As a nation of animal lovers, people tend to treat and think of their pets as members of the family with equal rights and human feelings.  Whilst in practice that may be true, in law an animal is treated as a chattel, which is no different from a painting or a piece of furniture.


So when it comes to deciding who owns a family pet following a relationship breakdown, a court is going to look at things like who bought it and who maintained it, rather than who loves it the most.


There haven’t been many reported cases on this subject, so perhaps it’s just something the courts haven’t dealt with much before, or maybe it’s something that people don’t talk about much.  So, I’m proud to say that despite a lack of case law, our wonderfully talented Nick McEwen has successfully fought and won a claim on who keeps the household pets.


Our client was in a relationship for over 10 years.  Although they were never married, they jointly owned a property together.  There were also 3 great Danes, which our client maintained belonged to her alone, and were not joint property. 


Our client’s ex said that the dogs were purchased together and that they “co-owned” them.


Our client was able to show that all the documentation: vet bills, kennel club documents, certificates and receipt of purchase for the Dogs themselves were all in her sole name. What was the final blow against the ex was an email that he sent to our client, demanding that she come and get the dogs from him or he’d be putting them into a shelter.  Not the kind of thing you’d say if you wanted to keep animals that belong to you.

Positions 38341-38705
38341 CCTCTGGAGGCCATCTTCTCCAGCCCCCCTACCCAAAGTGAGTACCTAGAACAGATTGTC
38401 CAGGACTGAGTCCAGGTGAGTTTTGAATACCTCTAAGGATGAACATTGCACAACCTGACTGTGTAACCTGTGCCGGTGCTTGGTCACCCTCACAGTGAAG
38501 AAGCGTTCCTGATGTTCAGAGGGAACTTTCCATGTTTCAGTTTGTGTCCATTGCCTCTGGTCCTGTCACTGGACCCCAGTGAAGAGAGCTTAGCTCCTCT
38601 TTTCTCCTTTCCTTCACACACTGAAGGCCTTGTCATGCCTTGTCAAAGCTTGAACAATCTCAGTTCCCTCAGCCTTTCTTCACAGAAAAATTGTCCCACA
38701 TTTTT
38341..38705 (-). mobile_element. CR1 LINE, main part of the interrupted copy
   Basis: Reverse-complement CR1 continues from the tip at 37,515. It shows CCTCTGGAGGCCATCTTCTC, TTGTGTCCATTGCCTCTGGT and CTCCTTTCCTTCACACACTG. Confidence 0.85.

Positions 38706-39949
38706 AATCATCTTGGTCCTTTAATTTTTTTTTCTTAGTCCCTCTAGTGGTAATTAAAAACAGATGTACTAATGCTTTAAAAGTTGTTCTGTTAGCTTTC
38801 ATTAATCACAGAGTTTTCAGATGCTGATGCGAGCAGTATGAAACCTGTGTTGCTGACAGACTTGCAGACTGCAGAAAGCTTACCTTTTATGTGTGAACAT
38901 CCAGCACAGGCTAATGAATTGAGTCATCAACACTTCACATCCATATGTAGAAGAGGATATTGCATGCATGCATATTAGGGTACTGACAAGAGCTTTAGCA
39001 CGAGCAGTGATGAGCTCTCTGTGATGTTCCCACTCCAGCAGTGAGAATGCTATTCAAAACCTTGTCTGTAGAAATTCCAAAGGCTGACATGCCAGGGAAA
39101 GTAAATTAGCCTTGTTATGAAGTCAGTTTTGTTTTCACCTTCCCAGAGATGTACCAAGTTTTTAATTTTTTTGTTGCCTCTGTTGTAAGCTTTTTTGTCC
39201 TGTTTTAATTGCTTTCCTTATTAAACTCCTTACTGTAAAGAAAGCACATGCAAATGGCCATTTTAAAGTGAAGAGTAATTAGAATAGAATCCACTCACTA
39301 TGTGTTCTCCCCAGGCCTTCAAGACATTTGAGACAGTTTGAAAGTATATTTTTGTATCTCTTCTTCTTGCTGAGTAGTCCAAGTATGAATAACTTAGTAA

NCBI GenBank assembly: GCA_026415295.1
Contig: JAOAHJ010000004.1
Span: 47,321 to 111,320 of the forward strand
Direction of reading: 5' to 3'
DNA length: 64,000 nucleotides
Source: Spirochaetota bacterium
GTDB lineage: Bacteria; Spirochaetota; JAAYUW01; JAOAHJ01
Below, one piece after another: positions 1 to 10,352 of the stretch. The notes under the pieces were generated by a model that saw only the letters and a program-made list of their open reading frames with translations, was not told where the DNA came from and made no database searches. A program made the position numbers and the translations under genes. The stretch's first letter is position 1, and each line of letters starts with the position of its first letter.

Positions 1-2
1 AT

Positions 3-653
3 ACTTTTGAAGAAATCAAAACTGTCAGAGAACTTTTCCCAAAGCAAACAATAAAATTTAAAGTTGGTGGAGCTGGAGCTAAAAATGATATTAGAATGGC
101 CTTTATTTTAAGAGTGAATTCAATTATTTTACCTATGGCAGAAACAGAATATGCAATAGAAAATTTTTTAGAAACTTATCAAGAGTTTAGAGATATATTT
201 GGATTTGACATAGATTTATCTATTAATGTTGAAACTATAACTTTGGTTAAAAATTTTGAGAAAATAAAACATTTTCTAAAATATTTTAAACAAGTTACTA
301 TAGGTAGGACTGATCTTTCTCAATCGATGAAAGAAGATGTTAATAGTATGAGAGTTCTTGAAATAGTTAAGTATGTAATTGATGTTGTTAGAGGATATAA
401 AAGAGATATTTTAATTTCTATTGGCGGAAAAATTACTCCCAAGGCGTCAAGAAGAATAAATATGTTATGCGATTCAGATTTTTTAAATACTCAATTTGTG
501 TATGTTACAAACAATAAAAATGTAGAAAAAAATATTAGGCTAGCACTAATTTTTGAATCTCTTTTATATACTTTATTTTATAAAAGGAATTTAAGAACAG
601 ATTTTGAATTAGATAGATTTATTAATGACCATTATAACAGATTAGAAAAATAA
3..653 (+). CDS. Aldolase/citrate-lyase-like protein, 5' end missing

Whilst we were always quietly confident of our position, you always have to hope for the best and prepare for the worst.  So, what would have happened if the court had decided that they were jointly owned assets?  You can’t exactly apply the wisdom of Solomon and cut the dogs in half.  You can’t even divide them equally, given that there were three of them.   As bad as my maths is, even I know that two into three doesn’t go without a remainder!


Fortunately, courts do have a general ability to apply a common sense approach, so that even if there had been some receipts and invoices in the ex’s name, the Judge could still have found in our client’s favour.  Or she could have found that the dogs were jointly owned, but assign a value to them, and that one party had to “buy” the other party out of their share.


The moral of the story is to keep your paperwork and pick a good solicitor!


Kleyman & Co Solicitors.  The full service law firm.  Our bark is just as lethal as our bite.